Krupp Räumer S – A 130 Ton German Freak
One of the most bizarre vehicles created during the Second World War is the Räumer S, a massive 130-ton machine built by the German company Krupp. It is comprised of two separate halves, connected in the centre and able to articulate, each end is powered by its own engine. What use did Germany have for something that looks like it belongs in the Star Wars universe?
Well, the Räumer S is a mine clearing machine, designed to literally detonate mines under its enormous weight and keep its crew alive while doing it. It was born out of the same project as the equally strange Minenräumer.
Like the Minenräumer, very little information on the Räumer S survives today, and only a handful of images are available that show what this monster looked like.
Mine clearance from the early days of their use had typically been the responsibility of specially trained engineer troops known as sappers. Originally lacking any purpose-built equipment, sappers would crawl into minefields while often under intense enemy fire to probe for mines with knives or bayonets, and either mark those positions with a small flag or dig the mine out and remove it for later destruction.
While this was easier with small anti-personnel mines, heavy anti-tank mines presented many problems for sappers because of their weight and larger explosive danger zone, and the time taken to clear a path suitable for the advance of tanks could have the effect of delaying the operational timeline.
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For the German practitioners of Blitzkrieg or Lightning War these potential delays were totally unacceptable, and a program was initiated to design and procure a heavy mine-clearing vehicle.
Germany’s rapid re-armament from 1934 onwards focused mainly on ground warfare capabilities, along with a well-equipped air force to support the army on the battlefield. With the rapid acquisition of large numbers of tanks and other armoured fighting vehicles, the German Army command recognised the need for a specialised mechanical mine clearing system with the ability to keep up with armoured spearheads in the field.
However, like many areas of German procurement programs during the Second World War the priority given to combat support systems was second to actual weapons systems like tanks, and consequently much time was lost with the design and development of this important capability.
Development of the Räumer S
In September 1940 the General Army Office (AHA) issued a formal requirement for a heavy mine-clearing vehicle, and on the 16th of that month the Weapons Office ordered a prototype from the Alkett group of companies. Later, the Krupp conglomerate was also invited to respond to the design proposal.
The design concept had strict parameters: the vehicle should be armoured, self-propelled and fitted with rollers that could clear a path three metres wide. It was not to weigh more than 40 tons, and no taller than 2.7 metres, wider than three metres and no longer than 10 metres. The crew had to be totally protected from artillery fragments, small arms fire and naturally, the blast from detonating mines.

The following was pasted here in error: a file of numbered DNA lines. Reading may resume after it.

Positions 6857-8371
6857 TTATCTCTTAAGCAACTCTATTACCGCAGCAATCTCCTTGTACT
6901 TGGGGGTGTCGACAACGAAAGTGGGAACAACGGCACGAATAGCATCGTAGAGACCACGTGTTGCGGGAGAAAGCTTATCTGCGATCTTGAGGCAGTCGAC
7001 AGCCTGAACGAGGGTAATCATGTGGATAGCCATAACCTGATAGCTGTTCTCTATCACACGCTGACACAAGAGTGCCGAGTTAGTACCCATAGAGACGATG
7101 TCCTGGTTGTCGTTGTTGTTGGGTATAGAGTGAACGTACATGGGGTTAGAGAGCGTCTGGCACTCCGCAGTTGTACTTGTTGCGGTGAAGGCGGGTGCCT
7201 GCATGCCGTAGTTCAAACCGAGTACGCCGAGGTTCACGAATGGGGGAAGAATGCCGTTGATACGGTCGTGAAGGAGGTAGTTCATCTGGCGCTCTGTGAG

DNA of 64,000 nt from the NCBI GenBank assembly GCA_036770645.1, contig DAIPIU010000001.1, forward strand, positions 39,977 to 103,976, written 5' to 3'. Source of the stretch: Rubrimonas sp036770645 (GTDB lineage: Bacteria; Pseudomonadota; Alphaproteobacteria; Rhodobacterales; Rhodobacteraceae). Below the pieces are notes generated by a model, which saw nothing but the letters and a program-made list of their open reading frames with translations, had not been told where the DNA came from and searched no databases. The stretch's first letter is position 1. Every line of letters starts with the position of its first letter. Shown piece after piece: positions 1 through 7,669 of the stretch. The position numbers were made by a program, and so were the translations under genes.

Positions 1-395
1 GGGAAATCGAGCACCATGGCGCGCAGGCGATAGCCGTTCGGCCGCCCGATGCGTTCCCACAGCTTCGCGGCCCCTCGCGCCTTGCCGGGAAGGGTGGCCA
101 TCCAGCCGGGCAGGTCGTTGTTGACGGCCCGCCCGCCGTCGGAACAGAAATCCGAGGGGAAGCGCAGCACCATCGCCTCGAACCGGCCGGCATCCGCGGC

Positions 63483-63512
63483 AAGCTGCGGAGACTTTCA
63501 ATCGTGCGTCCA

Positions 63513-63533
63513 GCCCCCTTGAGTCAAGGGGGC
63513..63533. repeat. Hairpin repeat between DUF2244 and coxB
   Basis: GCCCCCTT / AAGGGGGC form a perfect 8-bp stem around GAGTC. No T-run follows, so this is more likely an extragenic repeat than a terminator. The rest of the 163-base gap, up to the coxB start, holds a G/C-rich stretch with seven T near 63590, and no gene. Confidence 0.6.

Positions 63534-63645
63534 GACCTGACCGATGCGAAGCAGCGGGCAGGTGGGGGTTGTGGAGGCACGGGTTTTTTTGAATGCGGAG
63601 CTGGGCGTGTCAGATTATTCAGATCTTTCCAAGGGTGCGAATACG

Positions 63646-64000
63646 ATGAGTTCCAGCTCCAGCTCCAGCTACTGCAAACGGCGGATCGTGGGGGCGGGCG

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Both companies proceeded with their separate design proposals, but experienced repeated and prolonged delays due to problems sourcing some components, and a lack of urgency on part of the government and German Army towards some projects like these. The Alkett design was presented to the general staff in August of 1942, but this prototype, which was known as the VsKfz 617 Minenräumer, was deemed unsatisfactory, and work was suspended on this vehicle by the company.
Krupp showcased their competing design in September 1942, and this prototype was also judged to be unsuitable but enough redeeming features were found for further development to be authorised.
Krupp developed their original proposal into the Räumer S, and this new design was much larger and heavier, but was an innovative blueprint that promised great efficiency if manufactured according to Krupp’s new specifications. The new design plans were forwarded to the Weapons Office in June 1943, and these were approved for prototyping shortly thereafter.
Construction on the prototype proceeded slowly, and further delays occurred when the Krupp factory in Essen was bombed, which necessitated the relocation of the project to a facility near Hillersleben. The project vehicle was shown in an incomplete state to the general staff on the 10th August 1944, and although Krupp promised to have the prototype finished by September, it was not shown to the Weapons Office as completed until November 1944.